Revisions to rationality: the translation of ‘new knowledges’ into policy under the Coalition Government

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Revisions to rationality : the translation of ‘new knowledges’ into policy under the Coalition Government. / McGimpsey, Ian; Bradbury, Alice; Santori, Diego.

In: British Journal of Sociology of Education, Vol. 38, No. 6, 04.07.2016, p. 908-925.

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@article{8ad82f0c436c4937948a807a8f4c63c3,
title = "Revisions to rationality: the translation of {\textquoteleft}new knowledges{\textquoteright} into policy under the Coalition Government",
abstract = "This article gives an account of the use of knowledges from emerging scientific fields in education and youth policy making under the Coalition government (2010-15) in the UK. We identify a common process of {\textquoteleft}translation{\textquoteright} and offer three illustrations of policy-making in the UK that utilise diverse knowledges produced in academic fields (neuroscience, network theory and well-being). This production of {\textquoteleft}new knowledges{\textquoteright} in policy contexts allows for the identification of sites of policy intervention. This process of translation underlies a series of diverse revisions of the rational subject of policy. Collectively, these revisions amount to a change in policy-making and the emergence of a different subject of neoliberal policy. This subject is not an excluded alterity to an included rational subject of neoliberalism, but a {\textquoteleft}plastic subject{\textquoteright} characterised by its multiplicity. The plastic subject does not contradict the rational subject as central to neoliberal policy-making, but diversifies it.",
keywords = "Rationality, Networks, Neuroscience, Well-Being, neoliberalism",
author = "Ian McGimpsey and Alice Bradbury and Diego Santori",
year = "2016",
month = jul,
day = "4",
doi = "10.1080/01425692.2016.1202747",
language = "English",
volume = "38",
pages = "908--925",
journal = "British Journal of Sociology of Education",
issn = "0142-5692",
publisher = "Taylor & Francis",
number = "6",

}

RIS

TY - JOUR

T1 - Revisions to rationality

T2 - the translation of ‘new knowledges’ into policy under the Coalition Government

AU - McGimpsey, Ian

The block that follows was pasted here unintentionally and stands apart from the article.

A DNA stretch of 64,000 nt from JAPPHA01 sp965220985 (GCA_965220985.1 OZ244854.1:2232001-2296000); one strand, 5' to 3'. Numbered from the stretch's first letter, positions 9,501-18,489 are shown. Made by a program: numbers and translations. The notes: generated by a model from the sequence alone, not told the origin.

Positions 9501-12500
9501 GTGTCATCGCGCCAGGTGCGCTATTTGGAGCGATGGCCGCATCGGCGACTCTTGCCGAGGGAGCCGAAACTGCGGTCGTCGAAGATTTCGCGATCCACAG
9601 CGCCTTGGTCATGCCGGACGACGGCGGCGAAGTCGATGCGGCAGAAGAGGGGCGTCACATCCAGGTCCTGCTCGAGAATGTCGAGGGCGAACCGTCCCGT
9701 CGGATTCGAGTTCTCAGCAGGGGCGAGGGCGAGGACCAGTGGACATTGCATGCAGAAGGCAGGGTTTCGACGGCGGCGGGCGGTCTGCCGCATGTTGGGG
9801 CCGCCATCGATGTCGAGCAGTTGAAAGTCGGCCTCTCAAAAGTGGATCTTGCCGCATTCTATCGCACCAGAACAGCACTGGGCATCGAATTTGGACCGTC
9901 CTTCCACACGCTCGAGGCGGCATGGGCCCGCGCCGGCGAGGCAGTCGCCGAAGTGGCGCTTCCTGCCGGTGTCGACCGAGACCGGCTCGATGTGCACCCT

AU - Bradbury, Alice

AU - Santori, Diego

PY - 2016/7/4

Y1 - 2016/7/4

N2 - This article gives an account of the use of knowledges from emerging scientific fields in education and youth policy making under the Coalition government (2010-15) in the UK. We identify a common process of ‘translation’ and offer three illustrations of policy-making in the UK that utilise diverse knowledges produced in academic fields (neuroscience, network theory and well-being). This production of ‘new knowledges’ in policy contexts allows for the identification of sites of policy intervention. This process of translation underlies a series of diverse revisions of the rational subject of policy. Collectively, these revisions amount to a change in policy-making and the emergence of a different subject of neoliberal policy. This subject is not an excluded alterity to an included rational subject of neoliberalism, but a ‘plastic subject’ characterised by its multiplicity. The plastic subject does not contradict the rational subject as central to neoliberal policy-making, but diversifies it.

AB - This article gives an account of the use of knowledges from emerging scientific fields in education and youth policy making under the Coalition government (2010-15) in the UK. We identify a common process of ‘translation’ and offer three illustrations of policy-making in the UK that utilise diverse knowledges produced in academic fields (neuroscience, network theory and well-being). This production of ‘new knowledges’ in policy contexts allows for the identification of sites of policy intervention. This process of translation underlies a series of diverse revisions of the rational subject of policy. Collectively, these revisions amount to a change in policy-making and the emergence of a different subject of neoliberal policy. This subject is not an excluded alterity to an included rational subject of neoliberalism, but a ‘plastic subject’ characterised by its multiplicity. The plastic subject does not contradict the rational subject as central to neoliberal policy-making, but diversifies it.

KW - Rationality

KW - Networks

KW - Neuroscience

KW - Well-Being

KW - neoliberalism

U2 - 10.1080/01425692.2016.1202747

DO - 10.1080/01425692.2016.1202747

M3 - Article

VL - 38

SP - 908

EP - 925

JO - British Journal of Sociology of Education

JF - British Journal of Sociology of Education

SN - 0142-5692

IS - 6

ER -